A collection of things I have made and things I find interesting.

A Feast for Probabilities

Tuesday, 22nd February 2022 ◆ Looking for French one in strange night (7)

In somewhat of a break from Uwe Rosenberg's usual worker placement games, A Feast for Odin introduced an element of luck in the form of die rolls. These die rolls come in two flavours:

Under normal circumstances, you are allowed up to three rolls to get the result you want. After you stop rolling, you may spend resources and cards to further modify the result. I never really know how many resources and cards I need before I should risk using these spaces, so I thought I'd do a quick probability run-down. This also serves to determine how large the element of luck actually is...

I'm not going to look at raiding and pillaging here because it is a more complex case. Instead of a simple success/failure, you can pick different rewards depending on how high the result is.

Hunting, snaring and whaling

With hunting, snaring and whaling, you are aiming to get a result of 0. Your base value is the value of the die after you finish rolling, and you have up to three rolls in total. Then, you subtract 1 for each card or wood that you spend. In the case of whaling, you can also subtract more depending on the amount of ore you have on whaling boats. Furthermore, whaling a d12 whilst hunting and snaring uses a d8.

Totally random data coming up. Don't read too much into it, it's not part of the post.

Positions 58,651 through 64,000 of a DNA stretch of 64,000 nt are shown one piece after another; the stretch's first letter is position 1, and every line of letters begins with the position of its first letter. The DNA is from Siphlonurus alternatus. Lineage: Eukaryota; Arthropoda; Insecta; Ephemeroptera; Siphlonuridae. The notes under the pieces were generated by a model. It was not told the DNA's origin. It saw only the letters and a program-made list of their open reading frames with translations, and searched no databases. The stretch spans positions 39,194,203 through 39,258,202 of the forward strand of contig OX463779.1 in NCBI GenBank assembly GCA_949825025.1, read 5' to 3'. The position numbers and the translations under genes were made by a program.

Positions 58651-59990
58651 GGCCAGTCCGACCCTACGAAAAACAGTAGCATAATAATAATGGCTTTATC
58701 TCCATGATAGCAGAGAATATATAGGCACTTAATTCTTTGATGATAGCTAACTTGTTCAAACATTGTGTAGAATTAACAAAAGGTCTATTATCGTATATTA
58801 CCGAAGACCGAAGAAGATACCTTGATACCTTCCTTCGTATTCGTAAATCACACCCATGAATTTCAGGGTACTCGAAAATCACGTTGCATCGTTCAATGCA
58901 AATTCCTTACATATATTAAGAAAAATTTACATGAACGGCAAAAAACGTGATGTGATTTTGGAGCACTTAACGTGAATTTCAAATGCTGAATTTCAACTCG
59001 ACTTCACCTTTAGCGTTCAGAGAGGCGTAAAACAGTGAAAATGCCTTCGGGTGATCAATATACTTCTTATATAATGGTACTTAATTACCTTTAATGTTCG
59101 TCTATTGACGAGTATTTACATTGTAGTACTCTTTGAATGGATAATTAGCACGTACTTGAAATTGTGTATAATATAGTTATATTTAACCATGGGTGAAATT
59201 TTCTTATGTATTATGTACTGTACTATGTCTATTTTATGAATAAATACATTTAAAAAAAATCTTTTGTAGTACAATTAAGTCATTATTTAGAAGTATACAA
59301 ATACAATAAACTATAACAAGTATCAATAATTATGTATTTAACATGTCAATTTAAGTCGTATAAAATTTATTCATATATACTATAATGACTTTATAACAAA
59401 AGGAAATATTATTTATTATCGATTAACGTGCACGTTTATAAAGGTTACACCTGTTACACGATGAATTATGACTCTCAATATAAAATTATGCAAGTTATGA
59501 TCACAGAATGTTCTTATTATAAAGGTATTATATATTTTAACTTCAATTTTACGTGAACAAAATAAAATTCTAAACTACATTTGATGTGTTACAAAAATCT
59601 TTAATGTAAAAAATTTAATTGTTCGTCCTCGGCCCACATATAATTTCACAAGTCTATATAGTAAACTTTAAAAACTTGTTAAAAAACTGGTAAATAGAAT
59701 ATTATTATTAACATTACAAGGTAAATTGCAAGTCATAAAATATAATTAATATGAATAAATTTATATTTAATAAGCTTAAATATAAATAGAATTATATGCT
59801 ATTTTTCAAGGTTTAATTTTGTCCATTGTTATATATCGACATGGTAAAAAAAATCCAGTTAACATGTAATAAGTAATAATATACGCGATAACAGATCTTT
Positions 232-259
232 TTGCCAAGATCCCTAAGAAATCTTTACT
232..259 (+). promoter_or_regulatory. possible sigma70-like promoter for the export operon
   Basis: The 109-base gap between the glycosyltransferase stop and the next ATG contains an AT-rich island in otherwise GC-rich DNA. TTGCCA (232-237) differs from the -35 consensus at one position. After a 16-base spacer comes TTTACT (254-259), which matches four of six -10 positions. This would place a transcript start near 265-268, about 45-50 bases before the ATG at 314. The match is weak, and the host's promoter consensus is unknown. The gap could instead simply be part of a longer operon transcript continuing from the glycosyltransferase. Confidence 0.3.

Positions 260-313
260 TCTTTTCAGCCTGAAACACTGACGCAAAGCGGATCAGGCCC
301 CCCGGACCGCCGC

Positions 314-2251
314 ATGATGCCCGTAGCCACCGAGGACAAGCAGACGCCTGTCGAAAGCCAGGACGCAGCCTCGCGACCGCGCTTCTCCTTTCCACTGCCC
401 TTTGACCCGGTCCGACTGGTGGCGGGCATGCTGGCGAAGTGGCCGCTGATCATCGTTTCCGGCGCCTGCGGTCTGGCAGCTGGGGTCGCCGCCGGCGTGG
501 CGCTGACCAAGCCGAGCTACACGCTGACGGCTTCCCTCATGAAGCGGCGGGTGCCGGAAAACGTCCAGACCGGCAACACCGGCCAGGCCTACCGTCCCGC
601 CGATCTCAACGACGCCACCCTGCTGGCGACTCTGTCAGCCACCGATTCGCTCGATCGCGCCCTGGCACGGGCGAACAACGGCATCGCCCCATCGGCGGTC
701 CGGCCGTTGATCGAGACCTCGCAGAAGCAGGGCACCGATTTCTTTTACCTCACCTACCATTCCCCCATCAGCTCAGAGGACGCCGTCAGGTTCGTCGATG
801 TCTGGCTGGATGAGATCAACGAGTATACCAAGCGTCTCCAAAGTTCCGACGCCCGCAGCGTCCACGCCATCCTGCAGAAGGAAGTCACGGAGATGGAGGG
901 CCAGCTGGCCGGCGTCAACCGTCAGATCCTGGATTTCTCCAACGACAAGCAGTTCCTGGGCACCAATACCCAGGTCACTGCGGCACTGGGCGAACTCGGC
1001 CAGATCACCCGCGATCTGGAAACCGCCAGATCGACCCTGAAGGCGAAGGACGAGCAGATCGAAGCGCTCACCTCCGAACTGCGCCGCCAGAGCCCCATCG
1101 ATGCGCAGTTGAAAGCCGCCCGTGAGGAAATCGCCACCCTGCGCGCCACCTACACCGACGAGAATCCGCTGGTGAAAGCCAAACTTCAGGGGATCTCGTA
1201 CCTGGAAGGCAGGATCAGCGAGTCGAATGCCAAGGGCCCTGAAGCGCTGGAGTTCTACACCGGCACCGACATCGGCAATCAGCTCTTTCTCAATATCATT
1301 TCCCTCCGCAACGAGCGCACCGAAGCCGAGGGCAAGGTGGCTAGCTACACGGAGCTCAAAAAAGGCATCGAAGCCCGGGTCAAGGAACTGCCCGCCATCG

If you have \(x\) resources at your disposal, and if \(X_k\) is the random variable representing a roll of a die with \(k\) faces, the chance of success can be calculated as:

$$ \begin{aligned} \mathbb{P}(success) &= 1 - \mathbb{P}(failure) \\ &= 1 - \mathbb{P}(X_k > x)^3 \\ &= 1 - (\frac{k - n}{k})^3 \end{aligned} $$

Evaluating thing and creating a graph:

Probability of success

What is surprising, is that the probability of success is generally quite high. If you have 2 snare cards, you already have a 58% chance of success (and if you fail, you are refunded a viking and some resources, so the downside is not that severe).

In short, I think the luck aspect of AFFO is much more minor that it appears at first blush. And, I will try and use these spaces a lot more going forward!


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